One thing that will quickly strike a German traveler as odd in Taiwan is the unusual high number of German flags and symbols on cars, buildings and clothes. It seems to far overshadow the occasional references to the United States or France. … Continue reading →
On the other side of the Pearl River Delta lies a place that tells remarkable stories about American-Chinese immigration, dreams of trade and entrepreneurship and the desire to be accepted. It is just a short trip away from Hong Kong and will leave you plenty of opportunities to enjoy your calm green short trip that you so much deserve.
No matter if from 深圳 Shenzhen, 九龍 Kowloon or 香港 Kong, the cheapest option to 赤鱲角 Chek Lap Kok is a combination of 港鐵 MTR and public bus, costing a total of 23.3 HK$ from the Island, and 16.1 HK$ from Kowloon (荔景 Lai King), an unbeatable 2 US$.
When archaeologists recently unearthed Roman glass dating back 1600 to 1900 years, the news went around the globe. But it does not come to a surprise that trade relations between Asia and Europe have been deep for a long time. In the amazing old town of Damascus, Syria one can still today get a feel of the prosperity that this trade brought to the ancient cities along the road. It still surpasses our understanding how much this trade influenced culture and societies on both sides of the continent. 500 years ago this route got blocked, and what seemed like an economic disaster forced people to literally look beyond their horizons and reinvent themselves. I am telling this story because it largely shaped the history of Hong Kong and Macau in particular, and gives us a better understanding of why Hong Kong is the way it is, and where trade might be heading to.
Happy independence? July 1st is a day of both celebration and grief for Hong Kongers. It both marks the day on which Hong Kong was finally released from the rule of the British, whose only good policy was to not … Continue reading →
The blog Big Lychee sums it up herehere and here: If you don’t have an illegal structure in your home, there is something wrong with you. Maybe you have something to hide that you go through the painful and impossible process to legalize your amendments? Maybe you prepare for the long and slimy process of becoming Chief Executive Looter? Maybe you don’t actually live in Hong Kong, but bought your estate just for money laundering?
There is something seriously wrong with the way Hong Kong handles it’s building licensing. Though in effect Hong Kong has probably the most liberal and non-interventionist policy towards construction, everyone in Hong Kong is a criminal in the eyes of the authorities. Continue reading →
Skyscrapers not only make a beautiful and impressive skyline, they also provide great opportunities to view the city from high above. However, not all skyscrapers have public viewing platforms or are accessible, and some, like the Sky 100 in ICC charge a lot of money.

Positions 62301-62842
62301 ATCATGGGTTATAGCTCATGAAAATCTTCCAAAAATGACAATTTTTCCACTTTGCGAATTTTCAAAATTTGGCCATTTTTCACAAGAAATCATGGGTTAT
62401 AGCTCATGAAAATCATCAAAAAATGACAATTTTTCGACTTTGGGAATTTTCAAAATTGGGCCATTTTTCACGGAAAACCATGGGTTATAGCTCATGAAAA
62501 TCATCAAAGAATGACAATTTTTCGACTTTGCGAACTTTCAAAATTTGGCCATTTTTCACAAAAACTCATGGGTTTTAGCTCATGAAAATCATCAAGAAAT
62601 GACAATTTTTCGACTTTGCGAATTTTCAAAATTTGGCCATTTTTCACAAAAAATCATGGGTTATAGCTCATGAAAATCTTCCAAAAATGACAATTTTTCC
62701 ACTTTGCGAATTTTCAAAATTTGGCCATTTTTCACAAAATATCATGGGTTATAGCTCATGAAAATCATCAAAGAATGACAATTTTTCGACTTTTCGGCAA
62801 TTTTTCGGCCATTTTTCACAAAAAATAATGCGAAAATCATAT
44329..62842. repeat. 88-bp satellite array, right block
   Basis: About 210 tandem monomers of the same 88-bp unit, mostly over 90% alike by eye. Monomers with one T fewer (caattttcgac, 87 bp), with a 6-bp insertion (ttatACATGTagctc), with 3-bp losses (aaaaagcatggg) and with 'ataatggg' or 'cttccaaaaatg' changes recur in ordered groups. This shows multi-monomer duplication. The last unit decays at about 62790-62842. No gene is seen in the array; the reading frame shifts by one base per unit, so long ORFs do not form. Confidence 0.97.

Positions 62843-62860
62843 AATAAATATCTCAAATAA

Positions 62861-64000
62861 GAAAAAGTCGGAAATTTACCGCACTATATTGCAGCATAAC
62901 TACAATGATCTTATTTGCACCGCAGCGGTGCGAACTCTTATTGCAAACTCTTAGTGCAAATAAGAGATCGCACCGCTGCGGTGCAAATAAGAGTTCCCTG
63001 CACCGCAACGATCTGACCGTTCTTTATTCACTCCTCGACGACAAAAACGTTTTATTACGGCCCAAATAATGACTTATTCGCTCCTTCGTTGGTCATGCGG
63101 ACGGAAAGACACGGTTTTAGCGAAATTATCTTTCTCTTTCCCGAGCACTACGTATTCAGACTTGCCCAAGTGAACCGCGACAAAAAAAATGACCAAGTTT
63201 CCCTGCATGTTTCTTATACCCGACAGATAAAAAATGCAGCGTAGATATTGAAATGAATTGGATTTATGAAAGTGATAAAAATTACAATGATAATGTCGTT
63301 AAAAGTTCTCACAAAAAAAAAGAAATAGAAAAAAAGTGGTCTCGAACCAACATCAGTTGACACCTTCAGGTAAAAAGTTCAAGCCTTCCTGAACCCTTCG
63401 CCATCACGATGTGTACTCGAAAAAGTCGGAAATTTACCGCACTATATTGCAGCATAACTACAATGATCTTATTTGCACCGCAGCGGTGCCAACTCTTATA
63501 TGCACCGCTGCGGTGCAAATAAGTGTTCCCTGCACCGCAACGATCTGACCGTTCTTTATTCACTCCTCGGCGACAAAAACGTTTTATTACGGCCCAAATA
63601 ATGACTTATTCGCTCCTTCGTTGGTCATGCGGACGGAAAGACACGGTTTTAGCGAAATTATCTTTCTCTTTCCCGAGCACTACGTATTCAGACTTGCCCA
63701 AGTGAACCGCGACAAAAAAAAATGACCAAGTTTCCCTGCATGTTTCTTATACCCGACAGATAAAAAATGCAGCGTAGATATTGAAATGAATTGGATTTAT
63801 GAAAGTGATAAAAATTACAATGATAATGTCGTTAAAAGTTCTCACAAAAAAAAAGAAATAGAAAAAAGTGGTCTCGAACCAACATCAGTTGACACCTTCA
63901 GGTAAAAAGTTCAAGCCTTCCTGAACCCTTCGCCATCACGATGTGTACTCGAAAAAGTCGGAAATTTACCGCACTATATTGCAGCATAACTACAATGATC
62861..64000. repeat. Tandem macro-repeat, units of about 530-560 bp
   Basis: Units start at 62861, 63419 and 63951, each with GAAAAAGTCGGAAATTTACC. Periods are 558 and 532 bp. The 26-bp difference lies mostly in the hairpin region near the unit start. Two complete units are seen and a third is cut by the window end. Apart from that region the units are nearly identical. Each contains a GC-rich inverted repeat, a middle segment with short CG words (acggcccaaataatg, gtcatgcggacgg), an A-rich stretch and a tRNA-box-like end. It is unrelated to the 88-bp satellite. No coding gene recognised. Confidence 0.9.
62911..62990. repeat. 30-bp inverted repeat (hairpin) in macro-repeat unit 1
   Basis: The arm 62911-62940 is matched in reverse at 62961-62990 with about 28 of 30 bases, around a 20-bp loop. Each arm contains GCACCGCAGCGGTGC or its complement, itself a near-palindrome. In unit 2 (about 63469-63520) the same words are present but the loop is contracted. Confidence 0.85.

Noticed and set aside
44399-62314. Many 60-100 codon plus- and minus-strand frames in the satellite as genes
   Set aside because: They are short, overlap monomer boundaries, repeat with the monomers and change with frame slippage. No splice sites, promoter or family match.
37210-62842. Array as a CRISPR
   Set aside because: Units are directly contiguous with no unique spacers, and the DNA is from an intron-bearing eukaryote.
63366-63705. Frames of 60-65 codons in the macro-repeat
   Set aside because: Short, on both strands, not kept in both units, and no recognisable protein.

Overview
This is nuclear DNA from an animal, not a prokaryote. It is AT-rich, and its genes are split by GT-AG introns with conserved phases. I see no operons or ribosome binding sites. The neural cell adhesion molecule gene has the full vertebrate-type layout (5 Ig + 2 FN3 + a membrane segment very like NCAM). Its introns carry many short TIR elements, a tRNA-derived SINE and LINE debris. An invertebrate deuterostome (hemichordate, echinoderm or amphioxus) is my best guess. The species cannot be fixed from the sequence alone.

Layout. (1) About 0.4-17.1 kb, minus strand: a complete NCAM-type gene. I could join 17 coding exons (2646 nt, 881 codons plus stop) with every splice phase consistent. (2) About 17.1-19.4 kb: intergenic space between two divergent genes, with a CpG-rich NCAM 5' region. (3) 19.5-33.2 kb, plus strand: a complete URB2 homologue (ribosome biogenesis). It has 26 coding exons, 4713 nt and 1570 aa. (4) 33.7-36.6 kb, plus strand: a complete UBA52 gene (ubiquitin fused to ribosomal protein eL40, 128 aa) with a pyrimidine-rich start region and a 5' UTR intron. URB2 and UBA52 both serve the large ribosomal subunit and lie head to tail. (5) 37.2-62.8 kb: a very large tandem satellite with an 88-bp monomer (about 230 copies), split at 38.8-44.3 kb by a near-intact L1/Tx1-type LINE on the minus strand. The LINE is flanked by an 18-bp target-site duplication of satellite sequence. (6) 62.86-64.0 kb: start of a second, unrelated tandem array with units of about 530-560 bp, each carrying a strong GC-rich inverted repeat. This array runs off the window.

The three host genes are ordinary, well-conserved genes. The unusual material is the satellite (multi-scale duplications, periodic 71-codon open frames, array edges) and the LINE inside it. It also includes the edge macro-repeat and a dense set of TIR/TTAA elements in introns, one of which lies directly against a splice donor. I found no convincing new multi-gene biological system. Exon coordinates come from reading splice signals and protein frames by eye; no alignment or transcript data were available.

There are a couple of cheap opportunities to observe the bee hive from above. Continue reading →
As many most developed cities like New York City, London or Paris have long forgotten their long history of chaotic, low-regulated street markets, Hong Kong still allows hawkers, mongerers and chafferers to strive in some designated zones. Some particularly exciting ones stretch all the way from Mong Kok Stadium to Austin Road, featuring live animals, souvenirs, magic, stones and antiques.
Economically speaking these markets easily demonstrate econ 101. There are plenty of merchants and customers, nobody seems to have any abnormal market power, and because all shops are found in a small area, customers can easily compare prices, and competition is fierce. Margins are low, and the consumer seems to win, at least judging by the comparatively great deals you can get.
To find a more profitable niche, shops have to specialize, leading to a huge variety in products and services.
The market, however, is not as free as you might think. Just like in Taxi licensing, many problems come from the restrictive licencing of such markets. In many cases new licences have not been handed out since the 70s, and reform is not in sight.
I invite you on this stressful but rewarding journey through which you can buy literally anything that the endless factories of mainland China have to offer.
Hong Kong license plates are numbered chronologically, starting with HK1 to HK9999, then XX1 to XX9999. From there it went on more logically with AA1–A9999, AB1–9999 and so on. Not all two-letter prefixes were allocated. BA and BF were not … Continue reading →